Students at Ketchikan middle school hack computers
The Ketchikan Daily News reports at least 18 students at Schoenbar Middle School were involved in the scheme.
Students fooled teachers by asking them to enter account information to update their computer's software, which they regularly do. Teachers were presented with a display that looked "exactly like" it does when prompted for a software update, but instead it was a request for administrative access, according to district technology supervisor Jurgen Johannsen.
Students used the access to remotely control their peers' desktops. Teachers use remote desktop access to prevent students from fooling around on computers during class.
The ruse was uncovered when some students noticed their peers were fiddling with their classmates' computers remotely. Johannsen said the students used the "most creative of solutions to hack machines" but eventually were caught because they made the "most rookie of mistakes."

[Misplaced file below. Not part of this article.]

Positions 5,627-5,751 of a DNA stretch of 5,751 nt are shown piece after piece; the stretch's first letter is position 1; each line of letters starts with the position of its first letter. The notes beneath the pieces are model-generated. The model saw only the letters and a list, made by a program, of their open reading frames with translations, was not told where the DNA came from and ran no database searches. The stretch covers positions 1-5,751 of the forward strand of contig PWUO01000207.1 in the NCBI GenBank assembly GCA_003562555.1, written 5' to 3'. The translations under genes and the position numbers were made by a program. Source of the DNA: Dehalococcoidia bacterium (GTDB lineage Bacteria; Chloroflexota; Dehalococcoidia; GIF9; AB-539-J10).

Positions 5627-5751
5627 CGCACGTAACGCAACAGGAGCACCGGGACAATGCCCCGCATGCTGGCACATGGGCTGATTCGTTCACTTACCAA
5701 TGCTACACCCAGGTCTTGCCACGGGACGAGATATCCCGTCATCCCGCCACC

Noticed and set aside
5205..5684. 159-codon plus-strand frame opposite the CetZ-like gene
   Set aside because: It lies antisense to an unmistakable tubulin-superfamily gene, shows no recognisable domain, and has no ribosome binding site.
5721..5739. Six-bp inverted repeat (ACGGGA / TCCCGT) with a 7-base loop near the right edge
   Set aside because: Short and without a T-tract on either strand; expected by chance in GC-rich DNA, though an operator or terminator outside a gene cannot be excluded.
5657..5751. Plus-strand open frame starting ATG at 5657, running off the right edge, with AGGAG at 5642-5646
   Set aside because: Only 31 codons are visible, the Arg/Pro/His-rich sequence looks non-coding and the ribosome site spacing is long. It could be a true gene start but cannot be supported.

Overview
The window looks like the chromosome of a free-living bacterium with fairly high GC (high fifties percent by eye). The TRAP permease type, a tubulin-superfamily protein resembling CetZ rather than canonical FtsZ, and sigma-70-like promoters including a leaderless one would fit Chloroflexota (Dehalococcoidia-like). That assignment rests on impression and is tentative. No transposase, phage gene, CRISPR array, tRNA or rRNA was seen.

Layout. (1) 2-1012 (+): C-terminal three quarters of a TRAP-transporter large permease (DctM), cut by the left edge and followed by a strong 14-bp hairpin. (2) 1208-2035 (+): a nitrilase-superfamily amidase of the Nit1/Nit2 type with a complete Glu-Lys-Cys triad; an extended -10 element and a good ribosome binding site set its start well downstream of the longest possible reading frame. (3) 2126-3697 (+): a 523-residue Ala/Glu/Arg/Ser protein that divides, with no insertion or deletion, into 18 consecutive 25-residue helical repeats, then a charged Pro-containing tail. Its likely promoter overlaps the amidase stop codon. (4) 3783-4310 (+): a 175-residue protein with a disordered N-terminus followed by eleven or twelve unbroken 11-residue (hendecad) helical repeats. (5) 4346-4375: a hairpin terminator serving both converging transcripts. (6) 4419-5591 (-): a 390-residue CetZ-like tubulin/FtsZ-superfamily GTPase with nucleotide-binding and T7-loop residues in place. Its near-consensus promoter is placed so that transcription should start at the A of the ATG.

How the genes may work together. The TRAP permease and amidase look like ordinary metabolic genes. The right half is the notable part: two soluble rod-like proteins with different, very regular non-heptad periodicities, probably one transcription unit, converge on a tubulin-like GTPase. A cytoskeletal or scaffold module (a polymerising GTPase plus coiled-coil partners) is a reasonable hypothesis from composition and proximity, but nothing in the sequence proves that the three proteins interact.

He called it "a bit of a hijack" and said it is unclear how many teachers were tricked.
Principal Casey Robinson said he was notified of the incident Monday and lauded the students who reported it.
"We've got some really good kids here," he said. "When they know something's not right, they let an adult know."
All 300 of the school's computers that are loaned to students have been seized and will be examined, but students will be allowed to retrieve their work.
Johannsen said he will have three technicians go through the computers, a process that will last until the end of the week.
"Kids are being kids," Robinson said, adding that he was surprised something like this had not already occurred. "They're going to try to do what they try to do. This time we found out about it."
School officials said the servers and sensitive information were not touched, and the district is not concerned that students gained access to things like records or grades.
The school has not discussed what the consequences there may be for students involved.
"When we get to that point, we'll follow that policy," Robinson said, pointing to the district's code for computer use.
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